The recent Supreme Court decision in Kerry v. Din places limits on immigrant families’ ability to live together in the United States. In the Din case, a US citizen, petitioned to have her husband immigrate to the United States from his home in Afghanistan. The husband’s visa application was denied by the US Consulate in Afghanistan on the basis that he had engaged in terrorist activities, but without providing the husband or Din any details.
The Din decision provides another significant hurdle when seeking review of visa decisions made by US Consular officials. The Court found it legally sufficient that the Consulate denied the husband’s visa application by merely citing to the terrorism bar, but without providing any underlying facts.
Din filed an action in federal district court in California, claiming that she was denied due process when her husband’s visa application was rejected without a more detailed explanation regarding his alleged terror activities. Ultimately, the Supreme Court determined the visa denial neither violated Din’s due process rights nor her implied fundamental liberty rights.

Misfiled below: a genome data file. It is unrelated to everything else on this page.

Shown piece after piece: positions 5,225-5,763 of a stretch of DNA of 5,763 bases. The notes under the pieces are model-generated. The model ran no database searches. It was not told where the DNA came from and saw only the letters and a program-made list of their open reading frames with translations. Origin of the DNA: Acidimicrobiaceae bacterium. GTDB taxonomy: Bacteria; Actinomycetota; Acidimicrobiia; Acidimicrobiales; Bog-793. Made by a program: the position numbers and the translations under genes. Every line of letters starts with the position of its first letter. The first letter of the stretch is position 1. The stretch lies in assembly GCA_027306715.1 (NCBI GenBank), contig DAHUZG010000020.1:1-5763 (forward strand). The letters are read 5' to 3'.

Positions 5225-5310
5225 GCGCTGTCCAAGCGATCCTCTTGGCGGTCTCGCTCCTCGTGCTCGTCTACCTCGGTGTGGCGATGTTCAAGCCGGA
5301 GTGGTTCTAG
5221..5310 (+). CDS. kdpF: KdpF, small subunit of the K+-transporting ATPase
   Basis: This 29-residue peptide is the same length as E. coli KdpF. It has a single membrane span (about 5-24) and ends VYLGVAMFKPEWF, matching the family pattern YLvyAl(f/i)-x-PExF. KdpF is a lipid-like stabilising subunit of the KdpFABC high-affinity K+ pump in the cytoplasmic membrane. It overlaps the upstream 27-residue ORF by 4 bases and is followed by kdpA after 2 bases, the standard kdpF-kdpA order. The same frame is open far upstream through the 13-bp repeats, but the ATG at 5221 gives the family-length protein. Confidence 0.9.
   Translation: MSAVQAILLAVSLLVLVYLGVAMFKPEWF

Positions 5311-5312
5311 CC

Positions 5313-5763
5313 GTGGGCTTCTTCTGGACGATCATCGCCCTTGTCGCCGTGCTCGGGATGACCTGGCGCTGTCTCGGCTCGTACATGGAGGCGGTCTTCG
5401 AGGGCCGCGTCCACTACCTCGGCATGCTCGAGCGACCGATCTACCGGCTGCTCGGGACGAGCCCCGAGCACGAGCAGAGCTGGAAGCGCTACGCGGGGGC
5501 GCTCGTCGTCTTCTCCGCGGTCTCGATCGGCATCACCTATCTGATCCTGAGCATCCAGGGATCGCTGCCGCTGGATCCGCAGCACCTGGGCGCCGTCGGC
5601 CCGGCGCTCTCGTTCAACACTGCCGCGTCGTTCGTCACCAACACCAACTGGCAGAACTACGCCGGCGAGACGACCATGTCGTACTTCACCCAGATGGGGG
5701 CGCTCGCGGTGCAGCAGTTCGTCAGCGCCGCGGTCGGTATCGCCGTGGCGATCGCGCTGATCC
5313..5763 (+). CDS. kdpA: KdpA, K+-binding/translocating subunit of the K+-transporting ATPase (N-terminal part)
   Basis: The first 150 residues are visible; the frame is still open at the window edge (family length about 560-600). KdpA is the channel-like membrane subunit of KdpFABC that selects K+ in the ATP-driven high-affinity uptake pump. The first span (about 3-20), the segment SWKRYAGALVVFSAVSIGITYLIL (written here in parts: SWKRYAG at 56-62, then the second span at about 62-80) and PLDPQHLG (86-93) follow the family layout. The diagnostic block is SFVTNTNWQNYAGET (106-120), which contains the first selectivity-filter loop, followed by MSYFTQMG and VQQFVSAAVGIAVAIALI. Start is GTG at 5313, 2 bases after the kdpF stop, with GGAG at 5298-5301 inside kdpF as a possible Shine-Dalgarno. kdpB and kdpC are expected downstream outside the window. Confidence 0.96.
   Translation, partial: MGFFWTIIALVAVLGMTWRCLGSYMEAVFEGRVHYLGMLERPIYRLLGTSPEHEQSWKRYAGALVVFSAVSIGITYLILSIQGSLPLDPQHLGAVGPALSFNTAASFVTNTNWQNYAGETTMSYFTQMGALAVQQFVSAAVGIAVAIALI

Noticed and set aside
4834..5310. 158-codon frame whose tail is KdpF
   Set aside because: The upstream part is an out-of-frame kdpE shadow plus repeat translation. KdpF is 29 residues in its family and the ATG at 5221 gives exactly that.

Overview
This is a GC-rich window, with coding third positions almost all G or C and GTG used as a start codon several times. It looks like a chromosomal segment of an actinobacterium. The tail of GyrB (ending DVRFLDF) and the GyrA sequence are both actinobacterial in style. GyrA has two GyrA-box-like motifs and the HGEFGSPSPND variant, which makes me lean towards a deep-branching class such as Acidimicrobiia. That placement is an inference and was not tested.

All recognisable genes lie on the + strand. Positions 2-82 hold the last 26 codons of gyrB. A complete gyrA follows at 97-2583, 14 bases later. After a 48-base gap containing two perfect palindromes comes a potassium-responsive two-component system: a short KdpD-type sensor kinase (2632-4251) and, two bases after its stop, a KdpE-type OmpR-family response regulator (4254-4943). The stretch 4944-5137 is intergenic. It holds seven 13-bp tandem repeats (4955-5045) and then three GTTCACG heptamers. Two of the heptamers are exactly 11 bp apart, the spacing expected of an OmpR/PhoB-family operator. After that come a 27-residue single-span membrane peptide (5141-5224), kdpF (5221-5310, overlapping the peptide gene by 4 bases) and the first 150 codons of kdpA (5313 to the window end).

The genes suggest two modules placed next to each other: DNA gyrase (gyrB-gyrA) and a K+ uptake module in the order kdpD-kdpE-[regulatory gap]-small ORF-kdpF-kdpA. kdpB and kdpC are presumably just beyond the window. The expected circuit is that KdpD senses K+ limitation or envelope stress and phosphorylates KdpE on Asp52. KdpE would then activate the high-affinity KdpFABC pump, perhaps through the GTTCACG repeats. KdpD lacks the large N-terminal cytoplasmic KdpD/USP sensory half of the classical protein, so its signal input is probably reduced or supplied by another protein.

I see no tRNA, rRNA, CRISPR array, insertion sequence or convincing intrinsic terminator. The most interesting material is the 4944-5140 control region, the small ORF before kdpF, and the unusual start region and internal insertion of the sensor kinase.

Writing for the plurality, Justice Scalia found that there is not a constitutional right for a US citizen to live in the US with his or her spouse. Rather, Justice Scalia reasoned, the denial of the visa application was nothing more than a deprivation of her husband’s ability to immigrate to the US. And, according to Justice Scalia, no process is due if one is not deprived of life, liberty, or property under the Fifth Amendment. Moreover, Justice Scalia did not find an implied fundamental right in the unity and happiness of the immigrant family that created a due process right for Din. In short, the Court found that neither Din’s right to live with her husband nor her own right to live in the US was implicated, and as a result her constitutional claims of violation of due process failed.
The Din decision certainly makes it easier for US Consulates to exclude foreign nationals for claimed national security reasons. Neither the foreign national nor his or her family has a viable mechanism to appeal a visa denial. While national security is paramount, the potential exists for families to be kept apart based on faulty or incomplete information that is unchallengeable. Without the protection of due process, it will take an act of Congress to provide for some form of review of this type of Consular decision making.
Perhaps not all is lost for Din and her husband. Justice Scalia pointed out that the couple is free to live together anywhere in the world where both are permitted to reside.